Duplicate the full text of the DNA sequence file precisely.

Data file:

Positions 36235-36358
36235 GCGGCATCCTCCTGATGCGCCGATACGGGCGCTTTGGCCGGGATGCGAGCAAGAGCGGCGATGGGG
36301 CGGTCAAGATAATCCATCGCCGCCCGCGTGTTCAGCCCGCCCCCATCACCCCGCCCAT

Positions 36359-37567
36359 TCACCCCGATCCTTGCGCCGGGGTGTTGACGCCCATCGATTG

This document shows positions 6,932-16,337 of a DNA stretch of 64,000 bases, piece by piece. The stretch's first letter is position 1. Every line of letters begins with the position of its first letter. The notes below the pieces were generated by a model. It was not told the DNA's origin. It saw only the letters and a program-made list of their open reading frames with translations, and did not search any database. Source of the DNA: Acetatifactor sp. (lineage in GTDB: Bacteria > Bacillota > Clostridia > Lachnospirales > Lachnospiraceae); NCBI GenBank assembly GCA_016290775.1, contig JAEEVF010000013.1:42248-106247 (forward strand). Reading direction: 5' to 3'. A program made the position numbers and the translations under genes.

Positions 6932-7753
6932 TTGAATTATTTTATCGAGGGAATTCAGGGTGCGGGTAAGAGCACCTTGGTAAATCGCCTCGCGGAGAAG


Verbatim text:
Positions 36235-36358
36235 GCGGCATCCTCCTGATGCGCCGATACGGGCGCTTTGGCCGGGATGCGAGCAAGAGCGGCGATGGGG
36301 CGGTCAAGATAATCCATCGCCGCCCGCGTGTTCAGCCCGCCCCCATCACCCCGCCCAT

Positions 36359-37567
36359 TCACCCCGATCCTTGCGCCGGGGTGTTGACGCCCATCGATTG

This document shows positions 6,932-16,337 of a DNA stretch of 64,000 bases, piece by piece. The stretch's first letter is position 1. Every line of letters begins with the position of its first letter. The notes below the pieces were generated by a model. It was not told the DNA's origin. It saw only the letters and a program-made list of their open reading frames with translations, and did not search any database. Source of the DNA: Acetatifactor sp. (lineage in GTDB: Bacteria > Bacillota > Clostridia > Lachnospirales > Lachnospiraceae); NCBI GenBank assembly GCA_016290775.1, contig JAEEVF010000013.1:42248-106247 (forward strand). Reading direction: 5' to 3'. A program made the position numbers and the translations under genes.

Positions 6932-7753
6932 TTGAATTATTTTATCGAGGGAATTCAGGGTGCGGGTAAGAGCACCTTGGTAAATCGCCTCGCGGAGAAG